In the US, the Biden administration is considering new restrictions on exporting AI chips to China amid concerns about potential misuse in weapon development and hacking. This move could affect chip manufacturers like Nvidia and AMD, which reportedly will require them to obtain licenses before shipping their chips to China. The government is also looking at limiting the leasing of cloud services to Chinese AI companies to further control access to advanced technology. The stop of the shipments by Nvidia and other chip companies to customers in China may come as early as July, the report said. Nvidia gets about a fifth of its revenue from China. The decision aligns with the U.S.’s increasing view of AI as a national security matter. Nvidia shares are trading $406.50 down -2.93% down on the day. AMD shares are also lower in pre-market trading at $107.52 down -2.62% on the day. Traders today will be monitoring a panel discussion at the European Central Bank’s annual forum in Sintra, Portugal, featuring key central bankers including Federal Reserve Chair Jerome Powell, ECB President Christine Lagarde, BOEs Bailey and Bank of Japan Governor Kazuo Ueda. Last week, Powell’s hawkish commentary on interest rates interrupted a Wall Street rally that had pushed major indexes to notable highs. Lagarde underscored the persistence of high inflation, asserting that it would necessitate continued rate hikes. BOE raised rates by a surprise 50 bps last week. Meanwhile, Japan’s divergent monetary policy has resulted in the yen hitting a nearly 15-year low against the euro and an eight-month low against the dollar, raising speculation that Japan may intervene to bolster its currency, as it did last October, effectively dropping the dollar from a peak of 151.94 to a low of 144.50 within hours.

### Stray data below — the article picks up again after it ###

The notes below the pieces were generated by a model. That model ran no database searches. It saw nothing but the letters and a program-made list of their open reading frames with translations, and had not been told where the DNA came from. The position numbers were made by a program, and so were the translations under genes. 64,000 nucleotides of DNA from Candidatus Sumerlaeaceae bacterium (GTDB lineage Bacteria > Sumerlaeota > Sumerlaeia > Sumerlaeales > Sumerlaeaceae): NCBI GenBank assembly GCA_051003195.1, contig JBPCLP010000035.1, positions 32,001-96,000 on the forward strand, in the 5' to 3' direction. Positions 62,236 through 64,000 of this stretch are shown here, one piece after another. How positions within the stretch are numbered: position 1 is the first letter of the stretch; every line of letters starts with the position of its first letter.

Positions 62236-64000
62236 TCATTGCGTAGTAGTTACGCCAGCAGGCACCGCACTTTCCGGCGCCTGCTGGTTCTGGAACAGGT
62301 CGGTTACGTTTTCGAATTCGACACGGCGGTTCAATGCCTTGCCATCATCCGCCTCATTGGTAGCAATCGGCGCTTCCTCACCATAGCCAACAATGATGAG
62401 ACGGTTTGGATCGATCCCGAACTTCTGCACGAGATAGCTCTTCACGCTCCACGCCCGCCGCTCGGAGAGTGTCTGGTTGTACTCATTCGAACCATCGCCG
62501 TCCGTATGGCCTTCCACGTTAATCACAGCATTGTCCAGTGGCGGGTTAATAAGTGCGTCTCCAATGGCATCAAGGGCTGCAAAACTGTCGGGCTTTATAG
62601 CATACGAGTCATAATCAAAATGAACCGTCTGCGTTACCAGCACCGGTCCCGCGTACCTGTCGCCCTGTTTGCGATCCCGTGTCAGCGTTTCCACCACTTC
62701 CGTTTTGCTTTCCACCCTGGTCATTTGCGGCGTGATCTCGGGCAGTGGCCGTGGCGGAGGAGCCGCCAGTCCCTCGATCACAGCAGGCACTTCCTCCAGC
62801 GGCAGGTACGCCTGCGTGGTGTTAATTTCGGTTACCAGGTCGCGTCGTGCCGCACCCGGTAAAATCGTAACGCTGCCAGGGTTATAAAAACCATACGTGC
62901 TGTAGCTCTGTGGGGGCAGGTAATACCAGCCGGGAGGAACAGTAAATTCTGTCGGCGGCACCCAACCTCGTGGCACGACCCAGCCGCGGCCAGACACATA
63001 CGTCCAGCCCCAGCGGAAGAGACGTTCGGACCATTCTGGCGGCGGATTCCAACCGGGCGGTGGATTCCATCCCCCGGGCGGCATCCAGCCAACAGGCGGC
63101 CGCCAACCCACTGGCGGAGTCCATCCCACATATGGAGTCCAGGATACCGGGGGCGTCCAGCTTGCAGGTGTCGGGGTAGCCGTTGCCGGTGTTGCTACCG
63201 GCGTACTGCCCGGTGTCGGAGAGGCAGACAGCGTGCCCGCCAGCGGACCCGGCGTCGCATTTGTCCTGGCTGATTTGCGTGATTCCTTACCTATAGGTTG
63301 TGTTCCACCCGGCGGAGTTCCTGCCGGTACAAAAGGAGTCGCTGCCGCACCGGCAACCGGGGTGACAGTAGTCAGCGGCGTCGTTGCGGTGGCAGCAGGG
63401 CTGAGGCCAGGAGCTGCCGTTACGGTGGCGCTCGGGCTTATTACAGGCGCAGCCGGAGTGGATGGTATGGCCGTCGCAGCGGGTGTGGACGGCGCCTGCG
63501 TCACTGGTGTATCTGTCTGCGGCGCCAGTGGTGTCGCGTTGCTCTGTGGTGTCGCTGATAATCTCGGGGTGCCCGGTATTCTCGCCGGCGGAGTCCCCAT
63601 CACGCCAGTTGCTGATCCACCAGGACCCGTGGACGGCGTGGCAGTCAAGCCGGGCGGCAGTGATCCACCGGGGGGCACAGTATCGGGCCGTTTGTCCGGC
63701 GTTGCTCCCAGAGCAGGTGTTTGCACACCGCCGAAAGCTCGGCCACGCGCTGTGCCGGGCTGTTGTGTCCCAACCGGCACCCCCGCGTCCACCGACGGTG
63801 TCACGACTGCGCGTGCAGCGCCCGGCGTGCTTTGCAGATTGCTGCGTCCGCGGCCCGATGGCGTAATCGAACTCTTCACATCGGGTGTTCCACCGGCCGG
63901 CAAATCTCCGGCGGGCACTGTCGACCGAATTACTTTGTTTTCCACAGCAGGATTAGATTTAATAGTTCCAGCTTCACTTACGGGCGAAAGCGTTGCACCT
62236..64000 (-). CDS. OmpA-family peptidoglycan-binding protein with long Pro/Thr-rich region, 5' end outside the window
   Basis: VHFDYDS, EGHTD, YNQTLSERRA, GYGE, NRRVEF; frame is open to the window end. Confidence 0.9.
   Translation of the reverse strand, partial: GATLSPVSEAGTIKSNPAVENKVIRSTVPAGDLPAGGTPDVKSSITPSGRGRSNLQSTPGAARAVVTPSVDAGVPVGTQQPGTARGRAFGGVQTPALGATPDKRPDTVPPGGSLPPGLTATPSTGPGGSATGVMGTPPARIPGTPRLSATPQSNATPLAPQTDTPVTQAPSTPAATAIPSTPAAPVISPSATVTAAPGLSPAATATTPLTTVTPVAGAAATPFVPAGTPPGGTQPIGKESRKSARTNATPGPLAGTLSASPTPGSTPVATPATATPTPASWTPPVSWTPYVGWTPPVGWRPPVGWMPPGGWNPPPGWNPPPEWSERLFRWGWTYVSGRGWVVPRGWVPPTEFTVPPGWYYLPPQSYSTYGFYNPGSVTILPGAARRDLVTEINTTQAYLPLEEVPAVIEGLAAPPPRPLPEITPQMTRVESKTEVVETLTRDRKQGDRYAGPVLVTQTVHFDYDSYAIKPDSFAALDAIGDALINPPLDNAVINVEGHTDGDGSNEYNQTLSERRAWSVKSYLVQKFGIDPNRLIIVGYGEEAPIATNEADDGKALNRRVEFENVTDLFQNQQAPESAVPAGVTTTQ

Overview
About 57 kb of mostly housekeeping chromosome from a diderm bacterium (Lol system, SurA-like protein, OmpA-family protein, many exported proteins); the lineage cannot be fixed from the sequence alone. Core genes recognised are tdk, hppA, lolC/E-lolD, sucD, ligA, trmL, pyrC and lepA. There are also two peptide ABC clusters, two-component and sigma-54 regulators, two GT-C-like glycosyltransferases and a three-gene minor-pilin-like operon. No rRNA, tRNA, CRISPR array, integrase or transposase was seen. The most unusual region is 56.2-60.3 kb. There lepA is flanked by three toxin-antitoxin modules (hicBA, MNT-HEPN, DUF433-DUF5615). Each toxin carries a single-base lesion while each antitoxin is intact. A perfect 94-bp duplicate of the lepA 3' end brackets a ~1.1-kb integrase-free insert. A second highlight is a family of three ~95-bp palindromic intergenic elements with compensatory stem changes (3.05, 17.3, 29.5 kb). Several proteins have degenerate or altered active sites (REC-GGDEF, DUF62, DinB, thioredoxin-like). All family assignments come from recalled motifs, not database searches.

In the European session the following comments were made by ECB bankers:

  • ECB’s Vasle states that he needs persuasion to believe a rate hike beyond July is not necessary.
  • ECB’s Scicluna comments that decisions about rates post-July will be considered in their meeting, while acknowledging the importance of being mindful about the impact of rate hikes.